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H.P. Lovecraft

H.P. Lovecraft is one of the most famous writers of horror fiction, with an almost peerless legacy. His works have influenced literature, music and film, with his legions of admirers taken by his atmospheric tales filled with ancient and omnipotent evil, reaching out from the darkness of the past to touch humanity with madness.

Lovecraft, like many of his contemporaries such as Robert E. Howard, made his name by publishing stories in pulp magazines. At the time of his death in 1937, his work was known only by a few, but as time passed his reputation grew, now being widely considered the greatest writer of horror fiction alongside Edgar Allan Poe.

Lovecraft's greatest achievement was in creating his Cthulu mythos, a series of stories describing the existence of an ancient evil which contacts individuals through vivid and frightening dreams. This series has been so popular that many writers have subsequently added to the Cthulu mythos.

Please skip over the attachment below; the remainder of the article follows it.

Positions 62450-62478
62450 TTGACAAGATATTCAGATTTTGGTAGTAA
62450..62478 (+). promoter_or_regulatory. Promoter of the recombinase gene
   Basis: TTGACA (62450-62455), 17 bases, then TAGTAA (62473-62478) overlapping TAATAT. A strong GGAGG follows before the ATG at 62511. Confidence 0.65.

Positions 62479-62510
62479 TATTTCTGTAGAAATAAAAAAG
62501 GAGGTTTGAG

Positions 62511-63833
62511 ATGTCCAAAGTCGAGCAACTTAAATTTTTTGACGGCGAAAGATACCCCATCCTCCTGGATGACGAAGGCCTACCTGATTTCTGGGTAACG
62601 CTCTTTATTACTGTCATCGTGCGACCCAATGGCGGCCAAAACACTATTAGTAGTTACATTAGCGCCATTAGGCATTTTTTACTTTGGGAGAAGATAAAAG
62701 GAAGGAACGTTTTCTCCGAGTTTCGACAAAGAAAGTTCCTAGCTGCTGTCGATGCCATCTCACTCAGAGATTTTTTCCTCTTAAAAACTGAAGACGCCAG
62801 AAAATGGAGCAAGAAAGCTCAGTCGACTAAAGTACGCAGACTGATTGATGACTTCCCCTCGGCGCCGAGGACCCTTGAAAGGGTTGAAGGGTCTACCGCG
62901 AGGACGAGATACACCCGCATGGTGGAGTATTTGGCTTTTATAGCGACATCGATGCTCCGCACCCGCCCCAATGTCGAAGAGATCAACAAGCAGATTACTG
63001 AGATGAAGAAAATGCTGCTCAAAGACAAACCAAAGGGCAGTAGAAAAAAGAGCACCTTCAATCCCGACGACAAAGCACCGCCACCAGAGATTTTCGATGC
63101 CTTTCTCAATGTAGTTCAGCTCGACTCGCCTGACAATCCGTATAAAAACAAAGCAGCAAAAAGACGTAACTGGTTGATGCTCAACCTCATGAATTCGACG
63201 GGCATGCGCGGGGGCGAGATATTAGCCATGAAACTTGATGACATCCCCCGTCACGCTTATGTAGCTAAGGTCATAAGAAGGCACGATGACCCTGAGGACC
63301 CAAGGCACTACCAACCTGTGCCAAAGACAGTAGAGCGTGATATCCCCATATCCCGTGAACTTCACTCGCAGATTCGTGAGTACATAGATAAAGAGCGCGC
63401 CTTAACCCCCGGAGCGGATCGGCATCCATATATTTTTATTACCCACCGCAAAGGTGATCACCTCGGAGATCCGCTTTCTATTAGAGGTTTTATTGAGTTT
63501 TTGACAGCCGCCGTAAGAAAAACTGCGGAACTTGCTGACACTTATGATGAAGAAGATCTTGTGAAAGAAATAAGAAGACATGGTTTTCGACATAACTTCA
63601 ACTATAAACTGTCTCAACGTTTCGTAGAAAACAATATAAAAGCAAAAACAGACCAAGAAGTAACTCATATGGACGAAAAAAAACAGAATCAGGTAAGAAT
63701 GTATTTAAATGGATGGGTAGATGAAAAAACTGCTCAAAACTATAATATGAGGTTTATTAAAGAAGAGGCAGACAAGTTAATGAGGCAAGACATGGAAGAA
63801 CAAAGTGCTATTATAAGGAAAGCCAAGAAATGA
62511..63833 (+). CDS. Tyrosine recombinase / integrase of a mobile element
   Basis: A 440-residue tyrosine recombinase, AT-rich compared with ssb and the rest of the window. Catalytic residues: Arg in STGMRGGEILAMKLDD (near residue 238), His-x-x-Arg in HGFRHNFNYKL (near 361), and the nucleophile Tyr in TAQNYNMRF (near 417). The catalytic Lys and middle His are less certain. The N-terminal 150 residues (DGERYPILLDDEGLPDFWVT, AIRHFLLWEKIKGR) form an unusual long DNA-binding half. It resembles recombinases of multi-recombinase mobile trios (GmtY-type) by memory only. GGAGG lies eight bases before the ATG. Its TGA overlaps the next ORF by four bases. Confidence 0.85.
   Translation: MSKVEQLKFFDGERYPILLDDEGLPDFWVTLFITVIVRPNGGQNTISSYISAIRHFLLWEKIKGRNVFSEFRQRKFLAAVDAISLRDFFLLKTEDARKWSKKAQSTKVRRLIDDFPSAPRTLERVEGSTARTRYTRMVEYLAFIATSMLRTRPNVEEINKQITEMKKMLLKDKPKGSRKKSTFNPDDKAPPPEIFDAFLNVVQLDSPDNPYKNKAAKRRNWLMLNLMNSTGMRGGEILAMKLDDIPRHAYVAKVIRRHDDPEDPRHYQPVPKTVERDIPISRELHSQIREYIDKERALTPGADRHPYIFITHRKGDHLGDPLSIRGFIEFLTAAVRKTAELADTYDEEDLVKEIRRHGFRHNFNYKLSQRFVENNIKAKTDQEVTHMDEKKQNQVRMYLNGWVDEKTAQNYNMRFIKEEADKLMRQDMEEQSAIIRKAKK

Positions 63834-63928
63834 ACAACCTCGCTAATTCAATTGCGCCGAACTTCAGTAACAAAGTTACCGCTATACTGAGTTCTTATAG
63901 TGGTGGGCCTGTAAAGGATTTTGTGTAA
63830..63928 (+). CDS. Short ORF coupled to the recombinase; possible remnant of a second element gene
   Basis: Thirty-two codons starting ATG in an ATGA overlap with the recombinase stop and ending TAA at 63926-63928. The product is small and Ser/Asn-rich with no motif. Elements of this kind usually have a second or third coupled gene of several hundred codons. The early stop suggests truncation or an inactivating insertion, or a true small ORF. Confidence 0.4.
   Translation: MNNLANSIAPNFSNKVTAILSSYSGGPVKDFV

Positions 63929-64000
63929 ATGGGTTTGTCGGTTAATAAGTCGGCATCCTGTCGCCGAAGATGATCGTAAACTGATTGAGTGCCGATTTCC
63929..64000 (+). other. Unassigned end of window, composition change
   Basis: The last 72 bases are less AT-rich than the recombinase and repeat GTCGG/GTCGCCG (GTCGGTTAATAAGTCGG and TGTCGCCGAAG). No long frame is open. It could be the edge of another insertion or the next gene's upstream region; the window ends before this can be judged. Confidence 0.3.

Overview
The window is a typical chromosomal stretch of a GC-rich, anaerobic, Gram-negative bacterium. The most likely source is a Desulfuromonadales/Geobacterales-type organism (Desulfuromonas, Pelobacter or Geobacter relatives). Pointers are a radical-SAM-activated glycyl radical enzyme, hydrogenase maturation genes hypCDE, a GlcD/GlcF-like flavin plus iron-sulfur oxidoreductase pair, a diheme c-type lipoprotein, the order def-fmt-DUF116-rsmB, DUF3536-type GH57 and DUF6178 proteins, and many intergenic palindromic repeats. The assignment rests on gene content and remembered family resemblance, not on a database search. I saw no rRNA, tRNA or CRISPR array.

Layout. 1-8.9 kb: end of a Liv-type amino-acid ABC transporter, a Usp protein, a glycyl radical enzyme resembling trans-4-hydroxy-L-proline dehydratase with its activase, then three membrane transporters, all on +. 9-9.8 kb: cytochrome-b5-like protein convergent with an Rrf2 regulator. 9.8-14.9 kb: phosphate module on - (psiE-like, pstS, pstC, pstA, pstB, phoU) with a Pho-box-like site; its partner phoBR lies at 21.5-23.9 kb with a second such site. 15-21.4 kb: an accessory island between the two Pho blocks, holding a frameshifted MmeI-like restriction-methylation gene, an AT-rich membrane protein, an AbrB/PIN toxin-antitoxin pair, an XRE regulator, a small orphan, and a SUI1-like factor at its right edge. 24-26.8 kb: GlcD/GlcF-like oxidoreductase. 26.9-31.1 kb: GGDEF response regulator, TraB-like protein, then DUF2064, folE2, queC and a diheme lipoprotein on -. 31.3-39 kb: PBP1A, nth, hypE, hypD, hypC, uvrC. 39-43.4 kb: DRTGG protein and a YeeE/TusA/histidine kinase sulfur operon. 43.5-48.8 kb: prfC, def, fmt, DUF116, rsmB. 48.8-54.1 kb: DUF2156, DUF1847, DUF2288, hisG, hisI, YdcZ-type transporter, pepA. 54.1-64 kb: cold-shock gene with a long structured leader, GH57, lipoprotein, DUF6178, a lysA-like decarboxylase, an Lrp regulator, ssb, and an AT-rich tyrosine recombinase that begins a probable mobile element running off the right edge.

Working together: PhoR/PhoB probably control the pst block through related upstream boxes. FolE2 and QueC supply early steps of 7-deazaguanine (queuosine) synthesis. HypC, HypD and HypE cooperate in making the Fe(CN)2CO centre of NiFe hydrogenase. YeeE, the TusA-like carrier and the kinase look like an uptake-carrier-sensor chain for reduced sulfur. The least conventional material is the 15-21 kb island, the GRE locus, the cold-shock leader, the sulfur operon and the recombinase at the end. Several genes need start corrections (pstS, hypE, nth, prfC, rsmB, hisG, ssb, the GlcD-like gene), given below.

It should be noted for modern readers that Lovecraft was unfortunately a racist and a segregationist, and this does appear in places throughout his work. Regularly, characters who are not white are typically depicted as degenerates and impure. We know that this is reflective of his racist beliefs as he clearly outlines his views in a number of personal correspondences outside of his stories. For modern readers this can be off-putting, and it's a great shame that readers have to experience this aspect of Lovecraft's writing occasionally. Nevertheless, he still created some fantastic stories and, if the reader can separate the art from the man, Lovecraft's tales remain some of the most imaginative pieces ever devised in the pantheon of horror.

Stories by Lovecraft in The Vault

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